version of this essay was published as part of my monthly newsletter several weeks back. Find other archives and join here to get updates like this first.

Moments of terror can look purely foolish when the threat is removed.

After you leap in fright, it’s pretty funny that it was just a broom that caught your eye in the dark. Even when the terror was real, after we survive, we usually can eventually joke about being stuck in that elevator. Later on, we have a tendency to laugh about the risks and stress. With doom removed from memory, romance can flourish.

I do find that soothing. When you feel like you can’t survive something, rest assured that afterward either it will be a hell of a story or, as a boss used to remind me, “you’ll be dead, and nobody expects you to show up for you own funeral.”

Continue reading “I want to be the best in the world at something.”

Notes from Scene on Radio’s ‘Seeing White’ in 2017

Ahead of an Antiracist seminar that several coworkers and I are attending, organizer Kim Crayton recommended attendees listen back to the popular 2017 podcast season of Scene on the Radio ‘Seeing White.”

Though it’s several years old, I appreciated listening in greater detail and with fresh eyes. It’s as timely today as ever. Here I will share notes for me to return to, but I strongly suggest you listen to the entire excellent 14-episode series on “whiteness,” the historical construct of race and its implications today.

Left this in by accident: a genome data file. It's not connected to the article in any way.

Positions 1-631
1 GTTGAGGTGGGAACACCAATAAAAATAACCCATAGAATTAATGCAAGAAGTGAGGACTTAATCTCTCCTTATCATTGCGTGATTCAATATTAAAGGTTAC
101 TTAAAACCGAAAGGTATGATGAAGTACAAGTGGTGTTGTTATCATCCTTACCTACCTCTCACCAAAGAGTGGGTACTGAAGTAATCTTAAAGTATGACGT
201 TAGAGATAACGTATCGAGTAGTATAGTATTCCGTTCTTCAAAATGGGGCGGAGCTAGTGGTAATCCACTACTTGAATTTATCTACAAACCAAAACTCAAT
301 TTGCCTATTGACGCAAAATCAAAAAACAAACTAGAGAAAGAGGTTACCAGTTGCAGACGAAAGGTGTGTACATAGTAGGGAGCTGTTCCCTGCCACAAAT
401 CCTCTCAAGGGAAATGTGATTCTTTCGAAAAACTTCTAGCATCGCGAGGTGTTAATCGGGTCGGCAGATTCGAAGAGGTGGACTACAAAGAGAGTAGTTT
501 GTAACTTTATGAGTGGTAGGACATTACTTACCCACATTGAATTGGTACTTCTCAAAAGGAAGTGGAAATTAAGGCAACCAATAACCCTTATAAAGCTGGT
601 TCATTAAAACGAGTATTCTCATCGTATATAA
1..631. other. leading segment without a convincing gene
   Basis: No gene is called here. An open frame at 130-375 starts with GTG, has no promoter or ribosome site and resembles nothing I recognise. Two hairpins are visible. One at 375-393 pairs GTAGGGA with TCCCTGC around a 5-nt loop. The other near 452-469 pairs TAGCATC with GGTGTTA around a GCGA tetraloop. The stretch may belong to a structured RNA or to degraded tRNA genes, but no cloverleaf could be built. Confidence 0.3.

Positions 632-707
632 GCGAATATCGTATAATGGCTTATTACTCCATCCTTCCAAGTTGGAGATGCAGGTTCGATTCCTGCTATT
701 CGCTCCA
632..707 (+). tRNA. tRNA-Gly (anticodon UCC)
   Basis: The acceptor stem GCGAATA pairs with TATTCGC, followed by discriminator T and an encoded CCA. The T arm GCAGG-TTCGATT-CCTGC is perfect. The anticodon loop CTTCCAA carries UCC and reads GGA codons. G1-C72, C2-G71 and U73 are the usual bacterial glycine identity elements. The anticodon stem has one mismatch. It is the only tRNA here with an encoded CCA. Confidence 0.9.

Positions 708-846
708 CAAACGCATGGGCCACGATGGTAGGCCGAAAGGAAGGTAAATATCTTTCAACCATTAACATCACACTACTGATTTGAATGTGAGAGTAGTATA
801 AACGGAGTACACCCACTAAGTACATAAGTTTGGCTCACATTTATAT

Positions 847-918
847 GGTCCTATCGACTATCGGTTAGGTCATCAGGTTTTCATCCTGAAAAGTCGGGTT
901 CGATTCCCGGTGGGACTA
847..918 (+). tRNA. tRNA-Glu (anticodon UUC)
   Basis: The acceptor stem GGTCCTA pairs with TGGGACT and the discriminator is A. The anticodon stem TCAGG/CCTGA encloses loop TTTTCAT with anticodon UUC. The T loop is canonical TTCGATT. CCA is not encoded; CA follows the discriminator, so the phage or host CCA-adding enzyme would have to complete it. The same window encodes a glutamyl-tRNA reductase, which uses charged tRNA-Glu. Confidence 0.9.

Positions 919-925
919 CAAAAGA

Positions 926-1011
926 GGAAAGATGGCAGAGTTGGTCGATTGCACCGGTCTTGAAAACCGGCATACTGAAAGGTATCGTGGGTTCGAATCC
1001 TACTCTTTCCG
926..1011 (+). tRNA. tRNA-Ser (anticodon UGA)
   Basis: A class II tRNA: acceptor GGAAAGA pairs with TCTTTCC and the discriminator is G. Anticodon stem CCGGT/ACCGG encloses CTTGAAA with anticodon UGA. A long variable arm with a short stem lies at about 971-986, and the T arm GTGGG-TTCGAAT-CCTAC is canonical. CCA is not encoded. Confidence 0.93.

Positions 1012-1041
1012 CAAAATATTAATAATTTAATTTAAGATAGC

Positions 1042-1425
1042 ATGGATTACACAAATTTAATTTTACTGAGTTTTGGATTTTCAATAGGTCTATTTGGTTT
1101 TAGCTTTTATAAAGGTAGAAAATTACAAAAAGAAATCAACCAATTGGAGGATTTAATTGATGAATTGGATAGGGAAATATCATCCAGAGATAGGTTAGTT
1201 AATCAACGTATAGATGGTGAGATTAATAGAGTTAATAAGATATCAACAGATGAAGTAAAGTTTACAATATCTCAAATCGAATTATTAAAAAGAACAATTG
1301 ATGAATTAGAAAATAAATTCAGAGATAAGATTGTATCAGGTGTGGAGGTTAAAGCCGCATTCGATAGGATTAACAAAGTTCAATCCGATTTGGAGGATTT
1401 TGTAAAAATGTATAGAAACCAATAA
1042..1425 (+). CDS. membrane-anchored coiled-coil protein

Continue reading Notes from Scene on Radio’s ‘Seeing White’ in 2017

What does work productivity look like during a pandemic?

For a story she wrote for Technical.ly (which you should read), my colleague Paige Gross asked me what I thought of work productivity during this disruption. I gave her a long answer, which she helpfully trimmed for her piece.

If interested, below I shared my stream of consciousness response to her at midnight 🙂

Continue reading What does work productivity look like during a pandemic?

Sometimes you have to go backward

version of this essay was published as part of my monthly newsletter several weeks back. Find other archives and join here to get updates like this first.

I was hanging a drop ceiling in my basement with my father-in-law a back in November. The materials and approach of suspended drop ceilings haven’t much changed since the 1960s. You run long beams perpendicular to shorter cross beams. Those hang from the structural ceiling to support tiles that serve some aesthetic purpose. It isn’t complicated. 

But a half-day into the project, a series of minor decisions had created a major problem. My precise measurements were thrown out. A crucial structural beam was now blocked by my gas pipe. To maximize ceiling height in my home built in the 1890s, I had ignored the recommended distance between my drop ceiling and the rafters. I had a plan. But to make other accommodations, that plan faltered. We tried a few hacks to correct the issue but it got worse.

It wasn’t square. It wasn’t sound. We had a mess.